Rosemead Optometry

Serving the San Gabriel Valley for over 20 years!

Soft Contact Lenses

These lenses are made of a soft flexible material that is very safe and easy to use. Patients usually adapt to soft contact lenses very quickly. Newer materials like silicone hydrogels allow more oxygen to the cornea providing patients with added comfort and health. Soft contact lenses are available in a wide range of powers and brands.

Rigid Gas Permeable (RGP) Contact Lenses

Also know as hard lenses, RGP’s are more durable and resistant to deposit build up than their soft lens counterparts. Initially they are less comfortable than soft lenses and take longer to adapt to. Due to the hard plastic material, RGP lenses can last 1-2 years if taken care of properly. However, most patients prefer soft lenses due to their greater comfort and adaptability. Hard lenses may be necessary in cases of corneal dystrophies like Kerataconus.

Extended Wear Contact Lenses

Extended wear lenses are available for overnight and continuous wear for up to 30 days. They are usually soft contact lenses that are made from a special material that allows the maximum amount of oxygen to pass through to the cornea. These lenses are ideal for patients who are looking for a more flexible wearing schedule. The length of continuous wear will be determined by the doctor during the fitting process.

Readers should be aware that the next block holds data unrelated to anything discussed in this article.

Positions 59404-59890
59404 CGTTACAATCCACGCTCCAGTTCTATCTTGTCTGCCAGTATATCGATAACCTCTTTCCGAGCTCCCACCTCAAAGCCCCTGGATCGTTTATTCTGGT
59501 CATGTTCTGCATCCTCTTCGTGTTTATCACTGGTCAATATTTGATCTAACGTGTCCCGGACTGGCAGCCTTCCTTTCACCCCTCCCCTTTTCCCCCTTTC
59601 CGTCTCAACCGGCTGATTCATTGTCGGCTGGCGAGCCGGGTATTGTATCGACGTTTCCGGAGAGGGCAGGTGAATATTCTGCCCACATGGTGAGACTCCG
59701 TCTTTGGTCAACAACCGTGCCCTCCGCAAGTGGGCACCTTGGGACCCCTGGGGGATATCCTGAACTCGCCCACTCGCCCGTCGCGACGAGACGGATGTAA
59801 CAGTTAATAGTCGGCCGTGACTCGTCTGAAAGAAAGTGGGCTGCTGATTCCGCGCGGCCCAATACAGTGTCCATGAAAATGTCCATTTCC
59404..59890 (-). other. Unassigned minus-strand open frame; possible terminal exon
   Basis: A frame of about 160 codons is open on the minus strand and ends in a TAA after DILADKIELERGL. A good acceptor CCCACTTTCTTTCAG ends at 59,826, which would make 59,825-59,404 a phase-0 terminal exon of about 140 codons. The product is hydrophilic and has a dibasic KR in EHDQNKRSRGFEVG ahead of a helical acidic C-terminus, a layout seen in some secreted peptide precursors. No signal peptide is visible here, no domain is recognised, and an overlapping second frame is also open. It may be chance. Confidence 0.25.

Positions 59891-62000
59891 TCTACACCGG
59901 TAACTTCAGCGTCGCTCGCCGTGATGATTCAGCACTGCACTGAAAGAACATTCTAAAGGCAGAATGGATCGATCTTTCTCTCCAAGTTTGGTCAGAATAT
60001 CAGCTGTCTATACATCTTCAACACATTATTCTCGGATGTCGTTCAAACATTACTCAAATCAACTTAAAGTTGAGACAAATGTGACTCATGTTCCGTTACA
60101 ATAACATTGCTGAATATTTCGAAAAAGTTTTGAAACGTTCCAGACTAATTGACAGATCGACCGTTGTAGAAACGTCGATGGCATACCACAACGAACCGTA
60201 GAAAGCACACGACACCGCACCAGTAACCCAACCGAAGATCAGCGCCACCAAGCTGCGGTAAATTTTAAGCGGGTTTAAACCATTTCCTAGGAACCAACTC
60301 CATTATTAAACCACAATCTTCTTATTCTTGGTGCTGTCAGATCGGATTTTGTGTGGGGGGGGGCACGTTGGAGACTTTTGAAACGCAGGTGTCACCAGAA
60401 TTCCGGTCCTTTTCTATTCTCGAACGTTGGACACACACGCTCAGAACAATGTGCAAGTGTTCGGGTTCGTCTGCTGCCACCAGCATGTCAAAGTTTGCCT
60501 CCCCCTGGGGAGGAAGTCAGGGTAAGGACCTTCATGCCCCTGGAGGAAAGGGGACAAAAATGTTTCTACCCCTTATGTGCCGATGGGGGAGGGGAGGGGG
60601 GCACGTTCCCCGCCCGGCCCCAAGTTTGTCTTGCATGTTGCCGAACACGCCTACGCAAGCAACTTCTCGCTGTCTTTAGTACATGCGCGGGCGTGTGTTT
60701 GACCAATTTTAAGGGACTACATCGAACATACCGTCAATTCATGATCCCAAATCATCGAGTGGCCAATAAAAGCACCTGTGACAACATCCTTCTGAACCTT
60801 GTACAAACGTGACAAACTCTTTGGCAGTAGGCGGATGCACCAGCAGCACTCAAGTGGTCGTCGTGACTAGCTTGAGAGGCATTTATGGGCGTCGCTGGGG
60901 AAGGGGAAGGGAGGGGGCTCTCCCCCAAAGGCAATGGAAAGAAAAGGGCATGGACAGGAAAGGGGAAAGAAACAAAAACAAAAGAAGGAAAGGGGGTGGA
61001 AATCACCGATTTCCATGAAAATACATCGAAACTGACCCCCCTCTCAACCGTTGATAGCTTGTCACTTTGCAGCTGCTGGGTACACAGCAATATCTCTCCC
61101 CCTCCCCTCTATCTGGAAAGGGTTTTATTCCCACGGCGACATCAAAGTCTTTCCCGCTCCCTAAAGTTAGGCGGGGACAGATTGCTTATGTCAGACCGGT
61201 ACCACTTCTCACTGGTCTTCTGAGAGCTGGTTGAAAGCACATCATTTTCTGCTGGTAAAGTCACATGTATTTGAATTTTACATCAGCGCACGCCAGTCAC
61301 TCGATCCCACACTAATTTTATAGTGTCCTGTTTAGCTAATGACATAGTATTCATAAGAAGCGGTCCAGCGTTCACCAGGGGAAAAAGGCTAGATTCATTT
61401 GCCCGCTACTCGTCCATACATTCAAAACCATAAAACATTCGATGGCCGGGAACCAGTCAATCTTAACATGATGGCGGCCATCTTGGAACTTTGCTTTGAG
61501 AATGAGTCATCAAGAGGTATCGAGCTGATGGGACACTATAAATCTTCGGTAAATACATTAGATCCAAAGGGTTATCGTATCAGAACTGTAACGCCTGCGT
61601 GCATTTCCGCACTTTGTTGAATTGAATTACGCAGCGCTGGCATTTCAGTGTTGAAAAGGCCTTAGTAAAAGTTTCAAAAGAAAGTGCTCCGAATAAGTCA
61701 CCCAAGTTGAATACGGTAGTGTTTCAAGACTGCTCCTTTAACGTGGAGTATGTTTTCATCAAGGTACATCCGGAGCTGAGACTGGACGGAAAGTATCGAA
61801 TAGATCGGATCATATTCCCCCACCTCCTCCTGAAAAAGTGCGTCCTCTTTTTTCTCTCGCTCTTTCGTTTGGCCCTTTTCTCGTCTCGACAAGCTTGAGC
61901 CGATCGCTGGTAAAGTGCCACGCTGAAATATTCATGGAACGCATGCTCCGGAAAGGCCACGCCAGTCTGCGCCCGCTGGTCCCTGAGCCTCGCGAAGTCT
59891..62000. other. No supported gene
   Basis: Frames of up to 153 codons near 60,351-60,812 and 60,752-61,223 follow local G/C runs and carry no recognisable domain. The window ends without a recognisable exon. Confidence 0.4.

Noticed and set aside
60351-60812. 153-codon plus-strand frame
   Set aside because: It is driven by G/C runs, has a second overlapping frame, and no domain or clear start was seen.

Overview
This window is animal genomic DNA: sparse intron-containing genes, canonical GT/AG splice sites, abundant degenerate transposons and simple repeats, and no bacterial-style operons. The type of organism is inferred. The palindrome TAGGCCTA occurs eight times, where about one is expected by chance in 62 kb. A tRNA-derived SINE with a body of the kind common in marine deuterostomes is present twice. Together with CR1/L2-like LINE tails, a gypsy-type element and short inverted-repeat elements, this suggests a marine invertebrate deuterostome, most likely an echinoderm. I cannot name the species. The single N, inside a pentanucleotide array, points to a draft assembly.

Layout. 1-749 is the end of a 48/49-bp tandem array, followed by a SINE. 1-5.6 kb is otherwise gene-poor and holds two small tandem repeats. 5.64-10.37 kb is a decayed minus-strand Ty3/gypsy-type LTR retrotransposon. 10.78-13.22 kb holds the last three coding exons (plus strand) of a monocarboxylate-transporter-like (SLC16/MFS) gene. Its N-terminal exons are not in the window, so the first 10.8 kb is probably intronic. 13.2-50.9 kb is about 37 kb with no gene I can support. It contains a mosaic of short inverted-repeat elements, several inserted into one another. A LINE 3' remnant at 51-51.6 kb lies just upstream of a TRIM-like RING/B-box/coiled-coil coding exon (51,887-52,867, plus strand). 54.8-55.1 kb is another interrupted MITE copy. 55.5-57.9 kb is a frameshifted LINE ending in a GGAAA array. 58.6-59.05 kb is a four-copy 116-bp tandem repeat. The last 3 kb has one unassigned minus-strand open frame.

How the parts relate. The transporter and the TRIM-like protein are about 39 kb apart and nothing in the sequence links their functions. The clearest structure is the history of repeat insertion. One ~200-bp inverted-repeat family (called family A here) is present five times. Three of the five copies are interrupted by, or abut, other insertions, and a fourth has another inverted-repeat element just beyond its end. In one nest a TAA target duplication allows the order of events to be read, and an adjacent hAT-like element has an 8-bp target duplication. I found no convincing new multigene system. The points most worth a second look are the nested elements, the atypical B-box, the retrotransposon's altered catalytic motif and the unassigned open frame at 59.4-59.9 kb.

Disposable Contact Lenses

Most soft contact lenses are disposable. Some are used for 2 weeks and then thrown away, while others can last 1-2 months. True “daily wear” disposable lenses are used only once and a brand new pair of lenses is used each new day. The doctor will discuss your specific lifestyle requirements and decide which lens is right for you.

Multi-Focal and Mono-Vision Contact Lenses

Theses lenses are usually made of a soft flexible material. They provide both distance and
near vision correction for people who have focusing difficulties (usually people
over 40 years of age). Perfect for patients who are tired of wearing reading or computer
glasses over their current contact lenses. The Doctor will decide if multi-focal or mono-
vision lenses are right for you.

Colored or Decorative Contact Lenses

These lenses allow patients to temporarily change their eye color. It is now possible for a brown eyed person to change their eye color to blue. Patients who do not need any vision correction may still use colored contacts. These “plano” lenses are still regulated by the FDA just like corrective contact lenses and require a doctor’s fitting. Decorative contacts are available in a wide range of colors and styles.

Behind every great man is a woman rolling her eyes. -Jim Carrey